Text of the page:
When was the last time you had a weird dream? The meaning of dreams is often associated with our mental health and how we feel about events in our lives. However, recent research has linked dreaming to our physical and mental health as well.
You have a fever: In our fast paced society, it is common for us to ignore symptoms of being sick, but a nightmare may just catch our attention. Illness can trigger nightmares, especially if a fever is tagging along.
You are too stressed: Pay attention to any broad themes across many dreams. Themes such as being hit by a tidal wave or missing a plane are signs of stress. Bizarre dreams in general may be a sign that you need to slow down in life, and may hold clues as to what is bothering you.
Your blood sugar is low: For diabetics, a nightmare or bad dream can be a symptom of a dip in blood sugar. Too much insulin or certain medications can induce this reduction, called hypoglycemia.
You could be pregnant: Many mothers-to-be dream more during pregnancy. Dreams can increase in frequency and strangeness. Although bad dreams may also increase, one study did find that this increase is a sign that women are less likely to experience postpartum depression–another linked more dreams with shorter periods of labor.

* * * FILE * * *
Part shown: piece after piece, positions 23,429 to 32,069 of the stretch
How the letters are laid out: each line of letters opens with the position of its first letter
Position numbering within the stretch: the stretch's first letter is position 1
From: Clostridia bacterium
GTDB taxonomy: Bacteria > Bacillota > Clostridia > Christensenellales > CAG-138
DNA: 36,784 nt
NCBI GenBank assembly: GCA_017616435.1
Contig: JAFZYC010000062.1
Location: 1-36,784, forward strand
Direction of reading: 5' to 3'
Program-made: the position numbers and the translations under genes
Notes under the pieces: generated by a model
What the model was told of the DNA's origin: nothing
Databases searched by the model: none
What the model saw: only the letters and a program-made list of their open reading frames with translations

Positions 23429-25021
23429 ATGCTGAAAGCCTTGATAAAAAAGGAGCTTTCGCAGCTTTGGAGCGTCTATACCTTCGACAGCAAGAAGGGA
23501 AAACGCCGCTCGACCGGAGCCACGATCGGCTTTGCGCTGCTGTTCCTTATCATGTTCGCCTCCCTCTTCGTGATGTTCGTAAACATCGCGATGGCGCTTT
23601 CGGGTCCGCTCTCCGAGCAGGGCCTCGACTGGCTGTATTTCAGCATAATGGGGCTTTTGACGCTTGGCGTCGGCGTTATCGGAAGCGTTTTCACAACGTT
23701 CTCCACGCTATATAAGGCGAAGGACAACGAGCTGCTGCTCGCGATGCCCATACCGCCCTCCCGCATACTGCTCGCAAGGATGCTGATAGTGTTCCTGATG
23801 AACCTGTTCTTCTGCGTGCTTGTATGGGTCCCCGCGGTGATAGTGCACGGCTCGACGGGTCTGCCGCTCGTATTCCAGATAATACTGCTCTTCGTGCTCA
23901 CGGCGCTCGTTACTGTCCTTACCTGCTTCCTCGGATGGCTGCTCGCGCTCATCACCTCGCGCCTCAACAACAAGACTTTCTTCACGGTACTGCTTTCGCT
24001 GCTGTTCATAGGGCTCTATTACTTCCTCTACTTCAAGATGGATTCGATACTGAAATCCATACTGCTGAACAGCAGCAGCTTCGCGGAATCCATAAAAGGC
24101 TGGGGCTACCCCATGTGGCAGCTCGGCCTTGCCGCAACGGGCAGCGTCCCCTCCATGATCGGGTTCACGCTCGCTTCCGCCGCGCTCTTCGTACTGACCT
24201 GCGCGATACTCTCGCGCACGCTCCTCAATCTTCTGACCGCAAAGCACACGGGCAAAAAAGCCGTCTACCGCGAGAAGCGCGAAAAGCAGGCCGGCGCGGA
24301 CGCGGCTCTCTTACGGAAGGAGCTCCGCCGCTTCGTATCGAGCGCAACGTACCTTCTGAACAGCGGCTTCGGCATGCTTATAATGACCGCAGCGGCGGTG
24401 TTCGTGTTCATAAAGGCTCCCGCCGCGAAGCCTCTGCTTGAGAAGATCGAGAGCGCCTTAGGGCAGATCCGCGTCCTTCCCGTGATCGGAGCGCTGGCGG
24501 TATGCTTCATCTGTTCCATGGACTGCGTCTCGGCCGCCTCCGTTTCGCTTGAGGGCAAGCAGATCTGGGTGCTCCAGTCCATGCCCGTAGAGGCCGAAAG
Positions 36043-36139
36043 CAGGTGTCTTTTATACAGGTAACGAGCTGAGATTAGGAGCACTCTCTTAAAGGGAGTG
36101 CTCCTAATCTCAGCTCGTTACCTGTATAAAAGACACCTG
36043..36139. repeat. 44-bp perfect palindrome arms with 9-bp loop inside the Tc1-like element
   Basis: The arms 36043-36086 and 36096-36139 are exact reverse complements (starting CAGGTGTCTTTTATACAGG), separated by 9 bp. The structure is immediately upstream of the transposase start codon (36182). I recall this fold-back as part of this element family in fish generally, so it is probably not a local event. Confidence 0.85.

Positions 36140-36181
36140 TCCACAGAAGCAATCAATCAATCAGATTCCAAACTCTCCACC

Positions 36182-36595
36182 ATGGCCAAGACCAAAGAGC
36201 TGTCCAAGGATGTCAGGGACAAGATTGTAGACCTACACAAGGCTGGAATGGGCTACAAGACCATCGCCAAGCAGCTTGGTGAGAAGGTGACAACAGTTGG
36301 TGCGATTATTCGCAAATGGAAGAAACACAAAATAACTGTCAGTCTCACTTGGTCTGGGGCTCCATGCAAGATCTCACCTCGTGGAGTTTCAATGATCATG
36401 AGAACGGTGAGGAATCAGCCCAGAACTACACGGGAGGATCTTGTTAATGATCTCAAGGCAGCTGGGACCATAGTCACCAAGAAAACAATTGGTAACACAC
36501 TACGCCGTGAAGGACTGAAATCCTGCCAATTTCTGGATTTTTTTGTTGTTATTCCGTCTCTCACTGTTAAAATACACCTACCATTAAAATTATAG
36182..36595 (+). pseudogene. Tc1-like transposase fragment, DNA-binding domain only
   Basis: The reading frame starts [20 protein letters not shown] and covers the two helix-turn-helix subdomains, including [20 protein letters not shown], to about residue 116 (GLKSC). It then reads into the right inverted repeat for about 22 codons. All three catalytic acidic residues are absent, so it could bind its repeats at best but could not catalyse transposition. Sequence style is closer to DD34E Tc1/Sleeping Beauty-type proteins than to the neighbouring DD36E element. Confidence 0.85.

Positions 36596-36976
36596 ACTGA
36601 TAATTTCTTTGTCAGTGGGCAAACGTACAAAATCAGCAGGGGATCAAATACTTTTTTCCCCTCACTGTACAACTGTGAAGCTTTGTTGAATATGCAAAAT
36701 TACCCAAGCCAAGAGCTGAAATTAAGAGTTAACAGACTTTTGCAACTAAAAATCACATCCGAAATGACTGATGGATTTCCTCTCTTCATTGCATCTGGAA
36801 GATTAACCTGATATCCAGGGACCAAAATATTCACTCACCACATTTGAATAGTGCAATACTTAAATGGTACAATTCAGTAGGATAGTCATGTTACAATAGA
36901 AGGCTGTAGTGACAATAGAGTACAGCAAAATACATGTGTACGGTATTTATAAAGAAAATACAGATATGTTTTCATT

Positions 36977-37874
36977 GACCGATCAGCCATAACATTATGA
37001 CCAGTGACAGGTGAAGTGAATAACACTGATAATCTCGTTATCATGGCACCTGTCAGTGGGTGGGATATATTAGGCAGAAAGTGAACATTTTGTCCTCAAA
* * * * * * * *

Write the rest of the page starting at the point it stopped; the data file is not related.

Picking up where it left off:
You may need to speak with a mental specialist: Mental health conditions can cause sleep interruptions and vivid, bizarre dreams. People with bipolar disorder are known to have weird dreams, while those with PTSD have more nightmares more frequently.
By staying knowledgeable about sleep hygiene and health, we can use the information to improve our overall health. Consider keeping a dream journal, to interpret your dreams over time!